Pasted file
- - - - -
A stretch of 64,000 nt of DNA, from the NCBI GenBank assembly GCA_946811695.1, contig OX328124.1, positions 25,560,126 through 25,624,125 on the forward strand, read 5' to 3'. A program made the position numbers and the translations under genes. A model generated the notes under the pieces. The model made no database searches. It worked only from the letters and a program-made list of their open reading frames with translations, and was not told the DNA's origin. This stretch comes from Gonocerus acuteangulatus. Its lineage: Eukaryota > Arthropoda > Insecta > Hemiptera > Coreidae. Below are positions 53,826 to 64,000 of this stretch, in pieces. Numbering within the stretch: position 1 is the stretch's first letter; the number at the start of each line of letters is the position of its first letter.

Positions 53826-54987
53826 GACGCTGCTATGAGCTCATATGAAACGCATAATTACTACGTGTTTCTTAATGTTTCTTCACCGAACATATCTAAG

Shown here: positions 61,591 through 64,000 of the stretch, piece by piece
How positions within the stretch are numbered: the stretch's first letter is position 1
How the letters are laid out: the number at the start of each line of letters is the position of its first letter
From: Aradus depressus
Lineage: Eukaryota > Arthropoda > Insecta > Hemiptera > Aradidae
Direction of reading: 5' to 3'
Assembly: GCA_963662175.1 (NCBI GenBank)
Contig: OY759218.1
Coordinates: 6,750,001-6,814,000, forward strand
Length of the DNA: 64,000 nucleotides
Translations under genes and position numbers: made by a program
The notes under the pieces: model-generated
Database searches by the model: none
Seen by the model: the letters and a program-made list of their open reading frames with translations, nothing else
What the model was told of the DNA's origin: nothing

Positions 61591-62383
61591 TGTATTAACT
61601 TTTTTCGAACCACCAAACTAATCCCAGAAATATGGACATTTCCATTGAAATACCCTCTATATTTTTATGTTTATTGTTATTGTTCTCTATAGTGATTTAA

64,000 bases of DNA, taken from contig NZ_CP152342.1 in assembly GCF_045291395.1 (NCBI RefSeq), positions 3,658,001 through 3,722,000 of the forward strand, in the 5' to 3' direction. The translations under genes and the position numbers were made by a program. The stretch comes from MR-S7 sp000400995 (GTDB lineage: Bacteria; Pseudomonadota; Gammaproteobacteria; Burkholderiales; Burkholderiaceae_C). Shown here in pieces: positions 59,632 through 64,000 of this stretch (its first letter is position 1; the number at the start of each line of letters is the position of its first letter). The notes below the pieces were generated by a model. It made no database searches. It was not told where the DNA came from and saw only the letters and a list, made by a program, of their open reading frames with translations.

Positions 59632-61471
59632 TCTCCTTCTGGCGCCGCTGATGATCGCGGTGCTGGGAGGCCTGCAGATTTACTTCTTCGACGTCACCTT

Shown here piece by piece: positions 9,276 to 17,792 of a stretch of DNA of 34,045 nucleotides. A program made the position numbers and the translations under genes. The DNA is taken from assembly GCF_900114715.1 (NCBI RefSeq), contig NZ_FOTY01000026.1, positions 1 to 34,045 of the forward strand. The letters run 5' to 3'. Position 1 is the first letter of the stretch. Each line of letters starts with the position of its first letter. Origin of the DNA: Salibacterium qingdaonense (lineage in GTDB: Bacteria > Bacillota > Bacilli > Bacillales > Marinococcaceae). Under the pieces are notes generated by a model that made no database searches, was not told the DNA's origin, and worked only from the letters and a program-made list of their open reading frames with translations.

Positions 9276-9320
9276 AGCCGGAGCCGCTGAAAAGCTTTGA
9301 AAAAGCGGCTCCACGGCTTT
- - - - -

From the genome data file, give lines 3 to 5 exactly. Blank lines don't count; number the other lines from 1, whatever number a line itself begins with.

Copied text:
53826 GACGCTGCTATGAGCTCATATGAAACGCATAATTACTACGTGTTTCTTAATGTTTCTTCACCGAACATATCTAAG

Shown here: positions 61,591 through 64,000 of the stretch, piece by piece
How positions within the stretch are numbered: the stretch's first letter is position 1